At the end of the day, your life does not fit any perfect guidelines as you encounter the ups and downs that make life interesting. Being prepared for both is fundamental to financial piece of mind and to being confident that you are able to handle every situation. Cash flow is where the rubber meets the road. How you use it determines how well prepared you are.
But how does this fit into a Stock Options discussion? In the first part of this series we looked at how to use stock price to make the best decisions about when to exercise your options. In the second part we added taxes to the mix, showing you how to use the flexibility of owning executive stock options to achieve the best tax result.
Now we will add the last key to the puzzle. Making sure that your life is integrated with your stock options decisions to give you the greatest peace of mind and least amount of stress.
Three Key Factors
- Stock Price
- Cash Flow - Your Life
Cash Flow is the primary concern as it's what you use to live on a day to day basis. Having an appropriate reserve, outside of the money that comes in and goes out every month is your first line of defense to life's unexpected events. Don't have a reserve fund? You're susceptible to having to rely on credit cards which is a first step on the road to financial stress.
If you have a steady job and get paid on a W-2, then 10% of your gross income is a good baseline to think about. If you make $200,000 as a household, that means having $20,000 set aside in a savings account. If you are self-employed or retired, that number might be higher depending on your situation.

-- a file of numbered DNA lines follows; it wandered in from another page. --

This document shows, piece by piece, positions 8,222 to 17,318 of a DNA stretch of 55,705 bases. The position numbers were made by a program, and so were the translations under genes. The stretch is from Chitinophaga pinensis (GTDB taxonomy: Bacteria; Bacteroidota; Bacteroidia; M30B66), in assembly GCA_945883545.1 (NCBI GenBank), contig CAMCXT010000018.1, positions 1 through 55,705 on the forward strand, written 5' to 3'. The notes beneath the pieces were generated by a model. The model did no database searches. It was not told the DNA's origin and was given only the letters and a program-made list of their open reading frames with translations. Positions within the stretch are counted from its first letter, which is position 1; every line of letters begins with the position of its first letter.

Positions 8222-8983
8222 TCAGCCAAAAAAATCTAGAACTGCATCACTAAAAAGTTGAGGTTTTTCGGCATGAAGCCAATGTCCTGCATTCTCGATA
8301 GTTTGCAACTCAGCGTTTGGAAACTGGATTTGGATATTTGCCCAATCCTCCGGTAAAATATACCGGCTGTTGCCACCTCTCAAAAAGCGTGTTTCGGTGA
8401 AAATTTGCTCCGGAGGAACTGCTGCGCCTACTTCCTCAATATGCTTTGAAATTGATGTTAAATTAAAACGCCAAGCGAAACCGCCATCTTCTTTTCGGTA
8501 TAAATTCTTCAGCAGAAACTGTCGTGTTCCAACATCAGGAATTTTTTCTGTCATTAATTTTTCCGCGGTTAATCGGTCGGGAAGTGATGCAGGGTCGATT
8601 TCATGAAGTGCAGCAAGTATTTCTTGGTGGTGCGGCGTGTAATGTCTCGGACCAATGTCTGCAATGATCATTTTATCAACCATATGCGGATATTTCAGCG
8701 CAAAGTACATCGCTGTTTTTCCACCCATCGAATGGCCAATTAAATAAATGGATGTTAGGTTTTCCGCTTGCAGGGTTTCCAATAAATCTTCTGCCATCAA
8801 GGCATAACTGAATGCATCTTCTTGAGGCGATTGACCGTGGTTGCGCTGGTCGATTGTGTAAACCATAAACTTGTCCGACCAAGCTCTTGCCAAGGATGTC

Are you on track to reach retirement on your terms? Knowing the answer to this is the second important thing to consider when making decisions about your stock options. To illustrate the point, let's look at two extreme cases.
If you know that it costs you $100,000 to live and you happen to have a nest egg of $10,000,000 because you just won the lottery, you have also won the game of life. If you handle this money responsibly, you won't run out of money. This situation would allow you to hold onto your stock options longer and "let them run" so to speak. You can afford to try to get every last penny out of the stock price appreciation because don't need the stock options to live on.
In the opposite case, you have the same $100,000 living expense, but have only saved $100,000 toward retirement. Being able to survive for the rest of your life on your nest egg is far from certain. If you have the same exact stock options, this situation would dictate being more conservative as you decide when to sell. You would want to be satisfied with a more modest appreciation in the stock and exercise your options sooner to help build your net worth. The old saying "a bird in the hand is worth two in the bush" applies here.
You likely don't fit either of these cases which is a good thing. Most people have made some progress toward their retirement and are trying to chart a stable course to make sure that they reach their goals.
Knowing whether you are on track or not is a key factor in stock option decisions and in retirement decisions. If you don't know whether you're on track or not, we can help.